One of the first places we visited in the summer was the beautiful village of Aubeterre-Sur-Dronne. It is classed as one of the most beautiful villages in France which means it is extraordinary as most of the villages in France are like picture postcards. It has been listed as a “Petites Cités de Caractère” (small town of character) since 2012. We had heard a lot about an ancient church that had only been rediscovered in the 1950’s due to hit being hidden by a significant rockfall. Situated in the lower part of the village, the Underground Church of St Jean, also known as the Monolithic church, Eglise Monolithique, or the troglodyte church, is breathtaking. The church has been carved out of the rock, and the inside is enormous. The height reaches up to 20 meters at its highest. The Monolithic Church of Aubeterre-Sur-Dronne is the tallest in the world.
Lucas is really into Ninjago Lego so was in his element as the church resembles the backdrop to a lot of the Ninjago episodes. Excavations to the church began in the fifth century when a total-immersion baptismal font was carved into the floor. To the left of the font, there is a large area where 80 burial hollows have been carved into the stone, each with its head pointing to Jerusalem. To the right of the font, there is a large stone reliquary which is said to have housed an crucial holy relic, but the vestige has now disappeared.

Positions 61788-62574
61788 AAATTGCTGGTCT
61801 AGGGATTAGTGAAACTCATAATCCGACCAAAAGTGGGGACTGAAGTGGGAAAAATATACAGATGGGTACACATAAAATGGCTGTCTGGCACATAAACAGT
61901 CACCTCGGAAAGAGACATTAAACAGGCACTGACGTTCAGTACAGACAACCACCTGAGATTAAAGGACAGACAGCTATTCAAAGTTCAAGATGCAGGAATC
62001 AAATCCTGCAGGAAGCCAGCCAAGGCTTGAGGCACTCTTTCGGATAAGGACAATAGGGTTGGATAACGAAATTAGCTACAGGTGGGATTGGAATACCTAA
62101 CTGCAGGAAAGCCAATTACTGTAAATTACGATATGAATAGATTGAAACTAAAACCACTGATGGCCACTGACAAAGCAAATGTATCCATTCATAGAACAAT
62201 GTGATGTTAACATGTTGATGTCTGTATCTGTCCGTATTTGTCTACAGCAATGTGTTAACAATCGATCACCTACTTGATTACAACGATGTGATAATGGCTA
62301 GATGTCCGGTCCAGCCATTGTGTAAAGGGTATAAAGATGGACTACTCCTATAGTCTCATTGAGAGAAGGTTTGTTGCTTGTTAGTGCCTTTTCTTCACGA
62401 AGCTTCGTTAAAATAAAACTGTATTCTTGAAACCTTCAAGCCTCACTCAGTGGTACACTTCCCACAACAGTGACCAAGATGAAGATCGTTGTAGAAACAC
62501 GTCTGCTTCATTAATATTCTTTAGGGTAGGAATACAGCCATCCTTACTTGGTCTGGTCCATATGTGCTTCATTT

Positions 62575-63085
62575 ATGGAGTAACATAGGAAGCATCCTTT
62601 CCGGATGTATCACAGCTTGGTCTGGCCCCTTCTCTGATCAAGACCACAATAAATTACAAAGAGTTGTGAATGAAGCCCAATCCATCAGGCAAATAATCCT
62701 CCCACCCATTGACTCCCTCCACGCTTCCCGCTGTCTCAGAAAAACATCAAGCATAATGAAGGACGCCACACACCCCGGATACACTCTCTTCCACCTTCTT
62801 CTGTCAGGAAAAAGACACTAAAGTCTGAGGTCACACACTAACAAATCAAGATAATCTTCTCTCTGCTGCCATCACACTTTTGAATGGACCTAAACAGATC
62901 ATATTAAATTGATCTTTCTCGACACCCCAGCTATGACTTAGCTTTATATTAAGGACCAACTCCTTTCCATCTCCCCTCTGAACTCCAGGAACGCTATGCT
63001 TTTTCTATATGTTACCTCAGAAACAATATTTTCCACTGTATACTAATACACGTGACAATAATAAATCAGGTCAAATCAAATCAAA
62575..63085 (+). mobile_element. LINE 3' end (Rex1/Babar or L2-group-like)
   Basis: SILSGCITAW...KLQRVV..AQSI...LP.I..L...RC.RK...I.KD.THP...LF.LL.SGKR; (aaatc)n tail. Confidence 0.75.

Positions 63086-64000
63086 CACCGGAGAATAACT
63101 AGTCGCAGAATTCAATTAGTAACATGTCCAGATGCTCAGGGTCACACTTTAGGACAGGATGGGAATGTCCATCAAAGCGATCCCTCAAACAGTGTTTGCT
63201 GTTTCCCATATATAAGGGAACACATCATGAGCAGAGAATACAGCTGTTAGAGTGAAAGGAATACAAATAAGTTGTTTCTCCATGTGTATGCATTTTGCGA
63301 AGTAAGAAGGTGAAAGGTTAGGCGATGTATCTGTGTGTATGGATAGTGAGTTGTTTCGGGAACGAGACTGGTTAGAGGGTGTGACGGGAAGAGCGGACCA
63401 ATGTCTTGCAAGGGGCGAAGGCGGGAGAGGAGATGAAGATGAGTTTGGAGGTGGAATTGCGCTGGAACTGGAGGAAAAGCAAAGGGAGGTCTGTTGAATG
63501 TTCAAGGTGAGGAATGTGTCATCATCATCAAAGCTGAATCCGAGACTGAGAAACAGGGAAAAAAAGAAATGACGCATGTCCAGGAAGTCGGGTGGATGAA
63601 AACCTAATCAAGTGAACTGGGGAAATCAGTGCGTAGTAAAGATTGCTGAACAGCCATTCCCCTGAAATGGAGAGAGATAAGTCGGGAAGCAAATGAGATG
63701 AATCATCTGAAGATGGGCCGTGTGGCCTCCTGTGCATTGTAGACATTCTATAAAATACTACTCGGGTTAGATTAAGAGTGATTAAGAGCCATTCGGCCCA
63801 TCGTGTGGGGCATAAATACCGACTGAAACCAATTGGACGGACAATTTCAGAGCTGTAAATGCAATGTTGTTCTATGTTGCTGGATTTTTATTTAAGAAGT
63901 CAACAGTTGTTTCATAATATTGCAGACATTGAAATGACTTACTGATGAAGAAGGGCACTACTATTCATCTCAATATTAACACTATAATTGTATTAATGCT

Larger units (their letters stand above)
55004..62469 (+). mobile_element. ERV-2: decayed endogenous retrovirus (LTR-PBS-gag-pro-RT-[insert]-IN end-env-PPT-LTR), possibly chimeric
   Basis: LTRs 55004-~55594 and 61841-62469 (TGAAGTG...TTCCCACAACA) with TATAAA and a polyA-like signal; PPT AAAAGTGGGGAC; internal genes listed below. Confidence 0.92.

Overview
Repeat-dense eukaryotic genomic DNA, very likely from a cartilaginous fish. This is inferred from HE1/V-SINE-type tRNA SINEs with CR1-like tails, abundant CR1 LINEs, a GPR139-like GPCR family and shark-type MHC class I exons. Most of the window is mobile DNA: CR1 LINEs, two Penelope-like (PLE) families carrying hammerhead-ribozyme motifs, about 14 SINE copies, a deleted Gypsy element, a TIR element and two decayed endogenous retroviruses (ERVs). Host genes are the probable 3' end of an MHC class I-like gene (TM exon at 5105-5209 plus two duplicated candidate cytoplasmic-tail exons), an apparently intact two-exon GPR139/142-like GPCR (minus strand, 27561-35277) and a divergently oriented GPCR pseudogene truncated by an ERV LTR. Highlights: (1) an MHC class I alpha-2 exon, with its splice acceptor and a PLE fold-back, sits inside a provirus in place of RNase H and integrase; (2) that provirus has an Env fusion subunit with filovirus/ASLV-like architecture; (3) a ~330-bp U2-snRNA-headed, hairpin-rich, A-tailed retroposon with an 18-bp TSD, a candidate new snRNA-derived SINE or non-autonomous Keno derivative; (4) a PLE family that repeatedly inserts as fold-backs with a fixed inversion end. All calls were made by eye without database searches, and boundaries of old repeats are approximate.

A steep stone staircase spirals up to the first floor from where you can get some tremendous views of the interior of the church. A passageway once went from here to the chateau which lies up above the church. At the entrance to the church, there is another section with more ancient tombs. These were laid out to face the reliquary rather than Jerusalem. The Monolithic church became an important pilgrim stop for pilgrims on the ‘Camino de Compostela’. It is open every day from 9.30-12.30 and 2.00-6.00. Entry fees are 6 euros for adults. If you find yourself in Aubetere-Sur-Dronne visit, the church is magnificent.
In Aubeterre-Sur-Dronne there is also a Romanesque church, the church of St Jacques which was also built to welcome pilgrims on route for Santiago de Compostela. This has a beautiful 12th-century Romanesque facade with finely carved arches and some magnificent ghoulish carvings on the capitals. The facade has a strong Moorish influence.